As a large amount of US dollars continues to flood the financing market, the market's demand for the Fed's reverse repurchase tool continues to surge.
On Tuesday (September 14), the Fed's use of reverse repurchase tools (RRP) reached 1.169 trillion US dollars, the second highest in history, only below the record high of 1.189 trillion US dollars set on August 31.
At the same time, this is also the 24th consecutive trading day (since August 11) that the use of the Fed's reverse repurchase tool has exceeded the trillion-dollar mark. There are various signs that although the month-end effect at the end of last month has ended, the problem of excess liquidity in the US money market has not only been slow to alleviate, but it is also continuing to deepen.
Overnight reverse repurchase has the function of withdrawing liquidity. Qualified counterparties such as money market funds and banks deposit cash in the Federal Reserve in exchange for high-quality collateral such as U.S. Treasury bonds.
The function of the Fed's overnight reverse repurchase tool is to absorb the surplus funds of financial service institutions to ensure the realization of the federal funds target interest rate range. The overnight reverse repurchase rate (ON RRP) often represents the lower limit of the real interest rate range. However, as the phenomenon of excess liquidity continues to intensify, the positioning of overnight reverse repurchase has completely changed this year from a passive tool that mainly provides a lower limit on interest rates for large bank deposits to an active tool to "suck away" cash.
Statistics show that the Fed’s reverse repurchase tool started this year in March. However, until the end of mid-May, the usage of overnight reverse repurchase operations has remained roughly at the conventional level of less than US$200 billion. However, since the Federal Reserve's decision in June to raise the reverse repurchase rate (ON RRP) by 5 basis points, the use of this operation has continued to surge and continue to set high records.
The amount of liquidity has nowhere to go
In recent months, the use of the Fed’s reverse repurchase tool has soared. In addition to the increase in the reverse repurchase interest rate, the tool itself has become more attractive. The most fundamental reason is still the huge amount of market nowhere to go. Liquidity-The Fed's unlimited purchases of assets and the reduction of cash balances by the U.S. Treasury Department have both exacerbated the expansion of market liquidity.
As of the first week of September, the Fed’s balance sheet has expanded to 8.34 trillion U.S. dollars, almost double the peak of QE history in more than six years after the subprime mortgage crisis.
At the same time, the U.S. Treasury Department has reduced the issuance of Treasury bills in the past few months as it approaches the debt ceiling, which has further increased the demand for money market assets, and investors are scrambling to find places to store cash. Those institutions that can use the Fed's reverse repurchase tools naturally choose to keep their funds there, pushing this number to continuously refresh historical highs.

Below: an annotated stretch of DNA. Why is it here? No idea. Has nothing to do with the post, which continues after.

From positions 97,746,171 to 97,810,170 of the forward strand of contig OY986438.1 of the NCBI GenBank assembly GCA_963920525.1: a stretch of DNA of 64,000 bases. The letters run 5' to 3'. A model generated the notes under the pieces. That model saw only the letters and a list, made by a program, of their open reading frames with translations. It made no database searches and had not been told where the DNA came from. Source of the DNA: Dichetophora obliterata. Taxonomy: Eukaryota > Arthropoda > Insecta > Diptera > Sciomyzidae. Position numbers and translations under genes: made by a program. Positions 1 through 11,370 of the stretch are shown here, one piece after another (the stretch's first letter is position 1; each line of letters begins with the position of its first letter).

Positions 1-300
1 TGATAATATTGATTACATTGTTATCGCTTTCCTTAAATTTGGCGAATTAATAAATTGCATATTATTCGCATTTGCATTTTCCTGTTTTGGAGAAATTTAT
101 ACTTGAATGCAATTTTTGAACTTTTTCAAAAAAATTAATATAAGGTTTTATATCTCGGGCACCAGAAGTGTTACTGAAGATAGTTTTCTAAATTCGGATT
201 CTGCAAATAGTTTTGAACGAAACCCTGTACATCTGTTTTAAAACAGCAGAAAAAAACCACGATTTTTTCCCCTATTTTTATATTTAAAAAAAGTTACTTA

Previously, some industry insiders had expected the Fed to start the process of reducing QE as soon as possible this fall, which would improve the situation of market liquidity.
However, as Fed Chairman Powell’s attitude is still dovish, and the recent delta raging has also made Fed officials cast a mouse bid, the possibility of the Fed’s announcement of Taper at the September interest rate meeting next week is extremely slim, and the industry generally expects it to be more likely. The announcement may be held until November, and the distant water is destined to be difficult to quench the thirst of the near.
Societe Generale predicted at the beginning of this month that the use of reverse repurchase tools may continue to rise in the future. The main driving force is "decrease in the supply of short-term debt, the increase in reserves brings excess cash, and the inflow of funds into ultra-short-term bonds."
When will it really reach the top?
As for when the peak of demand for overnight reverse repurchase tools will appear, it is still a difficult question to determine. Insiders in the industry had previously predicted that by the end of this year, the amount of cash attracted by this tool may exceed US$2 trillion.
Subadra Rajappa, director of strategy at Societe Generale, said that this may ultimately depend on the time when the US government resolves the debt ceiling. The current market expects that the two parties in the US Congress may be deadlocked until October or even early November. Thereafter, the US Treasury Department will be able to increase the supply of short-term debt to provide investors with another option.
And JP Morgan Chase strategists predicted in the second half of last month that even if the Fed starts to reduce the $120 billion in asset purchases per month, this distortion will continue. Even if the Federal Reserve completes the reduction in August 2022, as the bank expects, there may still be an additional US$850 billion to US$1 trillion in liquidity injected into the financial system. Although the US Treasury bond issuance is expected to rebound once the debt ceiling is resolved, it is still difficult to say when it will happen.
In addition, the Fed currently has a relatively open attitude towards absorbing liquidity through overnight reverse repurchase tools. The Fed has taken a series of measures to increase the capacity of RRP this year, such as increasing the transaction limit of each counterparty to 80 billion U.S. dollars. The Fed’s July minutes even showed that if a considerable number of users reach the limit, it will The cancellation of the US$80 billion RRP cap may be more appropriate.